When forward Matt Rudin skated to the locker room grasping his left shoulder in pain after the first period of Friday's game, Ohio needed someone to step up.
The Bobcats, down 1-0 after the first period, already had two players out of the lineup due to injury. Forward Tyler Harkins and defenseman Garrett Jenkins, who both sustained lower-body injuries in Ohio's previous series against UNLV, were watching the game from behind the glass. Rudin eventually joined them.
After No. 11 Stony Brook added another goal to make it 2-0 just 24 seconds into the second period, No. 8 Ohio needed to quickly find a solution in penetrating Stony Brook's defense. The task seemed difficult, especially since the Bobcats had just 16 skaters on the bench.
But with just three lines of forwards, Ohio fought back to tie the game with a pair of goals minutes apart to end the second period — the Bobcats came out victorious in overtime after a wild back-and-forth third period.
It was Ohio's first test of overcoming injury adversity this season, and it won't be the last. Rudin is expected to be out with a broken left clavicle until late December, coach Sean Hogan said. The Bobcats will have just 11 available forwards until then, and any further injuries will cut deeper into the team's energy tank during games.
Ohio assured itself this weekend, however, that it can still compete and win games with the smaller roster. Its back-end players were the ones who stepped up and took advantage of the increased playing time.
Rudin and Harkins were both top-six forwards for the Bobcats. Harkins was second on the team with 12 points while Rudin played on the first line combination and complemented forward Gianni Evangelisti, Ohio's leading scorer.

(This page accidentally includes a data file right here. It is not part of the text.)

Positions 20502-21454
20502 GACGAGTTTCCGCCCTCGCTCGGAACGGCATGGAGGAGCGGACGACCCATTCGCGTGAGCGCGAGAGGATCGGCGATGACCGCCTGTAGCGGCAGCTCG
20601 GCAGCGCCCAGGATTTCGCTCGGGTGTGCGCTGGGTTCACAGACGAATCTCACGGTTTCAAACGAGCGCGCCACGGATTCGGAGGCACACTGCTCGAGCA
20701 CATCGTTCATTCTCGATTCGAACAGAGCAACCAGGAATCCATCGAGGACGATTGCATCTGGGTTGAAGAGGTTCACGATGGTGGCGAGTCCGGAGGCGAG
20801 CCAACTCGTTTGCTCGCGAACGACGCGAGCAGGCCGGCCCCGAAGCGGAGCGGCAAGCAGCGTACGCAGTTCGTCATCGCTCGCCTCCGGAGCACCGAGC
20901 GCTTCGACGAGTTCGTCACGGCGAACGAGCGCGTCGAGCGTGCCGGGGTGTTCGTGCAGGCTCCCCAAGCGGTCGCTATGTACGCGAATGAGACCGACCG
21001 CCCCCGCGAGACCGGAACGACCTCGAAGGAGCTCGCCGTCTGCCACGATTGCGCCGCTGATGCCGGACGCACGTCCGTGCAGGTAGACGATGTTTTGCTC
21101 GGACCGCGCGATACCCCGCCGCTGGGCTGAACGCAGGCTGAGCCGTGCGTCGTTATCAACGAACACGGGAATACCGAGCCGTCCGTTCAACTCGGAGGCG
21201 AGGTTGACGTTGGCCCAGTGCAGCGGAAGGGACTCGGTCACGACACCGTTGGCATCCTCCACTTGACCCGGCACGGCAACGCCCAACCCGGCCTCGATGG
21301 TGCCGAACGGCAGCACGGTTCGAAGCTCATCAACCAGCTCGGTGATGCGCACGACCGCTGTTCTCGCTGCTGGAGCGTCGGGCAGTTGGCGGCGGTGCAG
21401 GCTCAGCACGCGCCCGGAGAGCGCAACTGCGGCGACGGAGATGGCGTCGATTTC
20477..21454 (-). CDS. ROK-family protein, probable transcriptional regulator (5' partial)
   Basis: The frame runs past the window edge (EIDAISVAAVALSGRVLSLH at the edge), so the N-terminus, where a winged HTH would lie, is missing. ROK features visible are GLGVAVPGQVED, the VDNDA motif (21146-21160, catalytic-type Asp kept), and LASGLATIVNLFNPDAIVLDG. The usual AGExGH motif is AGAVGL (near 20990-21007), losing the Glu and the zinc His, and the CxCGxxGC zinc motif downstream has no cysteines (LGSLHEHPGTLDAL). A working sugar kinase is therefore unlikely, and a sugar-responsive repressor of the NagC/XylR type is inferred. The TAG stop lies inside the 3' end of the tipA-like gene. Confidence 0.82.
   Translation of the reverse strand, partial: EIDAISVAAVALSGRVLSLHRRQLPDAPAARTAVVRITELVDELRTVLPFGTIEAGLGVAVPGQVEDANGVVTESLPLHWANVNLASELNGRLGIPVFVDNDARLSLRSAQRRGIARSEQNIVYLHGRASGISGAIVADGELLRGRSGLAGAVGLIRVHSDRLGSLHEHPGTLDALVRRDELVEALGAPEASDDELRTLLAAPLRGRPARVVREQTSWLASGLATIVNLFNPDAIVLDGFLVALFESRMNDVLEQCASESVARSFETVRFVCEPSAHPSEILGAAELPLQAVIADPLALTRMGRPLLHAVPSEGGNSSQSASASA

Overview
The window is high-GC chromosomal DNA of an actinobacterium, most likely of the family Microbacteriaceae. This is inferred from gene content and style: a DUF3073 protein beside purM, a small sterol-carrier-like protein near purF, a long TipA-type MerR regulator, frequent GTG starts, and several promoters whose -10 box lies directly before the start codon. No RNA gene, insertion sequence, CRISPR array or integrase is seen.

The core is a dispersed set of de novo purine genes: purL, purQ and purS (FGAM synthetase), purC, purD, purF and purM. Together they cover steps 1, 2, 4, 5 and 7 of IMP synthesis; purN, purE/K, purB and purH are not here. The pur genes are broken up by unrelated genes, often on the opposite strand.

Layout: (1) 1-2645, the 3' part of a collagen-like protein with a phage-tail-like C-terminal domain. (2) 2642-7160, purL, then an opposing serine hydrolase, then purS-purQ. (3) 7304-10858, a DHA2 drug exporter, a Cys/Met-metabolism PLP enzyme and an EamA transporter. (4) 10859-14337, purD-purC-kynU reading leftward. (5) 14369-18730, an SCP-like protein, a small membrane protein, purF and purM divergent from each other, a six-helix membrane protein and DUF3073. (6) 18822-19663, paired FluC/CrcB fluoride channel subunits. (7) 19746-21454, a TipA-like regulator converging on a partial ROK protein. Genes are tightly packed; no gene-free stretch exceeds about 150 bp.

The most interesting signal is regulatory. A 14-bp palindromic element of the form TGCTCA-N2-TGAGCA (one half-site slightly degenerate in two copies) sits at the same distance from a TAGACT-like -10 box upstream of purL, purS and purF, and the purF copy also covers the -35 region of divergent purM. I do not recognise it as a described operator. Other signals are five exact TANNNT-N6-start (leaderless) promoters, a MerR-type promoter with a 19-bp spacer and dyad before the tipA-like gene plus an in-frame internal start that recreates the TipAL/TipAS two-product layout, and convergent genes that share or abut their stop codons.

To fill the gap, defenseman Tom Evans, who had just one point up until this weekend, tallied two assists Friday and an assist in Saturday's 3-2 overtime loss.
Forwards Gabe Lampron, Drew Crandall and Kyle Craddick and defenseman Shawn Baird, who had four combined goals all season — until last Friday, when each contributed a goal against Stony Brook.
"Everyone's going to get a chance to play a lot," Evans said. "We've got to step up and be a player. Everyone here can play. We're missing some of our guys ... You know you got to fill roles if you want to win hockey games."
Scoring goals wasn't the only thing Ohio's back-end players did to help the team compete. Several players blocked key shots and delivered big hits as each game's time wound down and intensity picked up.
The effort showed a lot about the team's commitment, forward Mike Palasics said.
"When we lose a couple guys like that and you still see guys on our team going out there and blocking shots and they're still making hits, making big plays?" he said. "That's when you know you've got the right guys on your team. ... I know (on Friday) after the second period, if you were to walk into our locker room, there were guys laying on the floor, ice bags all over the place. It looked like a war zone, honestly. It takes a lot out of you, man, it definitely does."
With Rudin's absence, Ohio will likely utilize a variety of mixed forward lines as it did in Saturday's game. Harkins returned to the lineup on Saturday, but the Bobcats still did not have a complete fourth line, which forced some wingers to play every other shift.
If Ohio's back-end players continue to produce, the burden on its top players will be lessened, and the Bobcats will less frequently need wingers to double their shifts.
That will allow Ohio to continue competing against tough opponents, which make up the majority of its schedule, as it did Friday and Saturday.